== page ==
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Introducing:

Fantasy on the Theme B-A-C-H
by David Warren Paul


Fantasy on the Theme B-A-C-H is a novel about music, obsession, and madness. The story rides along the fragile boundary between reality and fantasy, waking and dreaming. And on another level, it dares to invoke the Dostoyevskian theme about the struggle of good and evil within the human soul.

Organ pipes


AuthorDavid Warren Paul
TitleFantasy on the Theme B-A-C-H
Type of workLiterary novel
Brief description(see Summary)
Word count72,000
Sample(see Sample)
Existing rights salesNone
Recognition(see Award)


Summary

Thomas Braxton, an organist, aches for a career of public performances and recording contracts. His position at St. Anne’s Church cannot contain his ambitions, and he jumps at the opportunity to give a recital at the Washington Cathedral. Against his better judgment, however, he agrees to play a composition that he has never been able to master, Franz Liszt’s “Prelude and Fugue on B-A-C-H,” based on four musical notes that spell the name of the earlier master.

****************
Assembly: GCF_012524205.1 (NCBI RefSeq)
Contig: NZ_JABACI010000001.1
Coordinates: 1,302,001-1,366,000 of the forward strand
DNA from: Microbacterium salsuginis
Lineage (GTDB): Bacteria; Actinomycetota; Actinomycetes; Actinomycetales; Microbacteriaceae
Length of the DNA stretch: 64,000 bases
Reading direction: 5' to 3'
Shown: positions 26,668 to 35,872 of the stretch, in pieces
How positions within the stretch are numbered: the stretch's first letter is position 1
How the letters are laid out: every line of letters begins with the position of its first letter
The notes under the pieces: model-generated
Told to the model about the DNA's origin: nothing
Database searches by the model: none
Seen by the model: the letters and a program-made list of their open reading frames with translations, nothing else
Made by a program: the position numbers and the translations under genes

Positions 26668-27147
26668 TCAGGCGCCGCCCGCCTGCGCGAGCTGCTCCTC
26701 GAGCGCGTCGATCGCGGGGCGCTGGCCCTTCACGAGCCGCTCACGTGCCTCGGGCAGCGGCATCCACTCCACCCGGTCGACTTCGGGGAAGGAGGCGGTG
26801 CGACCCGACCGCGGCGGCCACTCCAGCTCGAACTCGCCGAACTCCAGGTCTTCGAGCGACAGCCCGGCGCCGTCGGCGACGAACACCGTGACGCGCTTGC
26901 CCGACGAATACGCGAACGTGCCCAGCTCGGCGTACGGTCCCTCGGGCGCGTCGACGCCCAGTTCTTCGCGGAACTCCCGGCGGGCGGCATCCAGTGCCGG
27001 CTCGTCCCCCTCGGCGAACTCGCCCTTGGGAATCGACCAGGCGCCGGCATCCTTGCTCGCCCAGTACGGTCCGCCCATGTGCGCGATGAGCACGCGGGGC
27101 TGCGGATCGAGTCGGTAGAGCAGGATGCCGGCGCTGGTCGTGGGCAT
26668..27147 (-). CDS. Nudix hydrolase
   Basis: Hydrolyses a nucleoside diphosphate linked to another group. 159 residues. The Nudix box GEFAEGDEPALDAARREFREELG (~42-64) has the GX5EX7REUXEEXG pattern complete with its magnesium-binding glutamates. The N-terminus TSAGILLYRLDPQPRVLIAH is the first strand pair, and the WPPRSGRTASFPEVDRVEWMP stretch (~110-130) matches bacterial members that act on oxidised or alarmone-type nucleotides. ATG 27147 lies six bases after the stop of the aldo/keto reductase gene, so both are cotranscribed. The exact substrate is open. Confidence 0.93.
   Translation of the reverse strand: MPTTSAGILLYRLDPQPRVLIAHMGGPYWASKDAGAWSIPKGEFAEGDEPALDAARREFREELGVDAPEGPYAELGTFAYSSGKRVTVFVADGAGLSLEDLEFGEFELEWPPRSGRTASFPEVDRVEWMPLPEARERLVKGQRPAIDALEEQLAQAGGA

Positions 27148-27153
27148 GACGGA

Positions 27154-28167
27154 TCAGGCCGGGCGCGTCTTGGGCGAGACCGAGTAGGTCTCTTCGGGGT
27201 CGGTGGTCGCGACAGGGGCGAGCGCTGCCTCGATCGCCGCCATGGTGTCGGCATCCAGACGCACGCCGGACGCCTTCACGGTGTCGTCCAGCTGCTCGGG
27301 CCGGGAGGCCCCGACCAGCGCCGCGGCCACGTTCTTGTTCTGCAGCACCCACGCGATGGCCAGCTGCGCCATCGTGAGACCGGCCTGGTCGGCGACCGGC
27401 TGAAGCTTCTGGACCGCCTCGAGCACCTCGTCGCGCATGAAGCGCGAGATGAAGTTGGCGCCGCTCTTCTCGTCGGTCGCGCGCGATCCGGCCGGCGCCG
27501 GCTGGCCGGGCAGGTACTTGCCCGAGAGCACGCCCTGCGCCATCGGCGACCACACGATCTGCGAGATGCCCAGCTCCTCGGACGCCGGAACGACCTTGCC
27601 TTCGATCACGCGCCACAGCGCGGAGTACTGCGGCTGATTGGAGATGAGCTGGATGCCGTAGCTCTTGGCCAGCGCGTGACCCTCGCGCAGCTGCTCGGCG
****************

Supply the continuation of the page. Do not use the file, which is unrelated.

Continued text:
In the six months during which Braxton struggles with this piece, he wanders into another world, a world that begins with a dark fantasy about a mysterious man Braxton sees one day in the slums of East Baltimore. This fantasy world is far removed from the beauty and purity of music; it’s a violent domain of derelicts, prostitutes, and pimps. Once he enters this world, Thomas Braxton cannot escape from it.

In the comfortable society of St. Anne’s Church, Braxton’s musical abilities bring him respect. His friends include Archie Graham, a young, radical clergyman, and Clark Philby, the choir director. This outer life of Braxton’s comes unglued, however, the more he broods over Mara, a lost love.

Seeking refuge from thoughts of Mara, he plunges into fantasies and dreams about Franz Liszt. In visions, Liszt advises Braxton on the correct interpretation of his music. In reality, Braxton’s obsession about the profligate personal life of the 19th-century composer draws him into an irresistible imitation of Liszt, as Braxton falls into simultaneous sexual affairs with two young sisters, Judy and Camille.

It is when his real life and his fantasy life converge that Braxton’s story reaches its climax. A series of unsolved murders in East Baltimore coincides with the approach of Thomas Braxton’s big recital, and the organist’s “inner” life—his dreams and fantasies about the mysterious street person—becomes hopelessly intertwined with his “outer” life.



© 1997 by David Warren Paul. All rights reserved.

 

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